Chorizo and Cabbage

A few weeks ago, I drove up to Los Ranchos for the winter market (got to get my fix! every second Saturday, so you can bet I'll be there this coming weekend) but I was too late - everyone was already packing up. As I dejectedly headed home, I remembered I'd be driving right by Joe S. Sausage. I'd actually never been into his shop, so I thought I'd pay a visit. It's tiny - you walk right into his kitchen, basically, and there he is making sausage. This is the kind of sausage you want to see being made. He uses organic pork, and when I asked him what cut, he said definitively: shoulder, because it has the right balance of fat.

On a tiny whiteboard, there's a list of all the varieties available, and the list is extensive. It's fabulous to get him talking about how he develops the flavors - he was trained as a microbiologist, so of course he keeps a meticulous sausage lab notebook! He also makes ravioli, pierogies, and falafel. Probably my favorite part of the conversation was when he explained how he quizzes Polish old ladies about how they make pierogies, which means Polish old ladies buy sausage from him... impressive. I got the Green Chile Bratwurst, the Hungarian Kolbasz, and the Xoriço.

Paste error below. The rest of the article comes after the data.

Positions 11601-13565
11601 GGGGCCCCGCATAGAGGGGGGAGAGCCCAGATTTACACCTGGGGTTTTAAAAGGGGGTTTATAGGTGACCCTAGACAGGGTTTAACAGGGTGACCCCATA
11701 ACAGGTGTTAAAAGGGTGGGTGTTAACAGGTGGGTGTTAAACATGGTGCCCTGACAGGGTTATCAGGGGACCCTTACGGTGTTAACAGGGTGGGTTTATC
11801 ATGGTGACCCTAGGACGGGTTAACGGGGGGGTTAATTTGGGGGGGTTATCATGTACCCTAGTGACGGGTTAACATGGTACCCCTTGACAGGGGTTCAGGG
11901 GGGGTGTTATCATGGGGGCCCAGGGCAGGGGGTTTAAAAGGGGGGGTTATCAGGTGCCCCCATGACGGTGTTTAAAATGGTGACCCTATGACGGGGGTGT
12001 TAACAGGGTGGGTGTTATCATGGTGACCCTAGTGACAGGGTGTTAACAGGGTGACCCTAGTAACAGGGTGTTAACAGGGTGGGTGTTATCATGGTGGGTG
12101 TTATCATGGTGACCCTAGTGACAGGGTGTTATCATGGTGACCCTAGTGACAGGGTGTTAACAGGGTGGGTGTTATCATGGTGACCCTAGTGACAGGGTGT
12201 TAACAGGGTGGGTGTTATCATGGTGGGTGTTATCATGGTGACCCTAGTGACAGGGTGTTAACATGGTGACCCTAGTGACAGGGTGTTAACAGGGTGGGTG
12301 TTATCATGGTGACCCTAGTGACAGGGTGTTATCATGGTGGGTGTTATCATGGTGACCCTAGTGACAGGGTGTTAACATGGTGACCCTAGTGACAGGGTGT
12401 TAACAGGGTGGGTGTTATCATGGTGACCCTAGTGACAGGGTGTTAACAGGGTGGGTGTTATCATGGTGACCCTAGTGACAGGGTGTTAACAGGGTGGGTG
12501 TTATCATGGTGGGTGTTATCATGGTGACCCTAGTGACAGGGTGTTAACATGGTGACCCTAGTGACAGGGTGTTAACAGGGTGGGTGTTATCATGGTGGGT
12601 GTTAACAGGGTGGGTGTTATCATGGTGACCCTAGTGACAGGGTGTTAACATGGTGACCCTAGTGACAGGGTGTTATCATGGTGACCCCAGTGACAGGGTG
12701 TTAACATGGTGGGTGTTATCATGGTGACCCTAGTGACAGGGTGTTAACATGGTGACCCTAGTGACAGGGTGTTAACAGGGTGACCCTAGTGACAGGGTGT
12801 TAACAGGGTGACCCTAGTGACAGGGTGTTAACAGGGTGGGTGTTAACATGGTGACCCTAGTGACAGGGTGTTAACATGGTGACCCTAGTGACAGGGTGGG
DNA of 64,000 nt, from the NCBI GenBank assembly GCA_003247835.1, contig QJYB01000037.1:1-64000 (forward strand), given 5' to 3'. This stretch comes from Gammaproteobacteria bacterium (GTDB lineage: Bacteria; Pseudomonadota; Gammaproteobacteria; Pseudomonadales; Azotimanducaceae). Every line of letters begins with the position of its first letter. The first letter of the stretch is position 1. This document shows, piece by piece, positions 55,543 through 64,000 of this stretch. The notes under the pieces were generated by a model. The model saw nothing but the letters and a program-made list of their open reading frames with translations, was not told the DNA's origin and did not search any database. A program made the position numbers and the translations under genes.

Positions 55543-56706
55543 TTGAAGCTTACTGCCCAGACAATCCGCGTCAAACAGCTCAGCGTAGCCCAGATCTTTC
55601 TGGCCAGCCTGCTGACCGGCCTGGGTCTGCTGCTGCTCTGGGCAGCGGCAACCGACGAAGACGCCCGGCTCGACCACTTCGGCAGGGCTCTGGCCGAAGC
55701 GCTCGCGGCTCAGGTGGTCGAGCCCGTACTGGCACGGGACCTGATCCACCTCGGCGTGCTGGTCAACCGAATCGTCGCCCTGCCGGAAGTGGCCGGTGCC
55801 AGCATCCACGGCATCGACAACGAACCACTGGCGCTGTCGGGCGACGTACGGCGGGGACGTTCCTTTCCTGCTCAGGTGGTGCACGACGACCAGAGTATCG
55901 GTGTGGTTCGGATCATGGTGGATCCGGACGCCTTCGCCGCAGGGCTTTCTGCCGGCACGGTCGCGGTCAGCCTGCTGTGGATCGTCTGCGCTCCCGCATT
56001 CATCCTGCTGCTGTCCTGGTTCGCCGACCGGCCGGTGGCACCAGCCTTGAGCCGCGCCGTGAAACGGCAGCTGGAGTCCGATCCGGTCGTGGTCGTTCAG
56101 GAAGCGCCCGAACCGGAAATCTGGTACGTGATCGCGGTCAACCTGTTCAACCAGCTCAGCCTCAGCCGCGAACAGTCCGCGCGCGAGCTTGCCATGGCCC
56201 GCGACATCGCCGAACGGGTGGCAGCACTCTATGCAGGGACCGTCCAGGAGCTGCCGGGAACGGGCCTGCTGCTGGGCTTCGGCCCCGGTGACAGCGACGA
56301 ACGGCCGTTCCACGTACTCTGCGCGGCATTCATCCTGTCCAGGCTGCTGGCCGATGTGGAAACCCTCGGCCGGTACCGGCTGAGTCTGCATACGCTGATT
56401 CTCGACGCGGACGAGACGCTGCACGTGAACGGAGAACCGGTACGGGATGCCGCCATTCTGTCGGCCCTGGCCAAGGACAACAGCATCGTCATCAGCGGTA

The best way to cook a great sausage like this is low and slow, with some onions roasting alongside it. I love some cabbage in there too.

1 large sausage link (or however many regular-size ones you want to eat)
1/2 medium onion
1/2 medium head of cabbage
2 Tbs cider vinegar
1/4 cup water
1/2 tsp salt

Slice onions and cabbage into 1/2-inch ribbons. Arrange around the sausage in a cast iron skillet or casserole dish. Sprinkle vinegar, water and salt over the veggies. Cover and bake at 350F for an hour or so, until the sausage is done (at least 160F on an instant-read thermometer) and the cabbage is tender.


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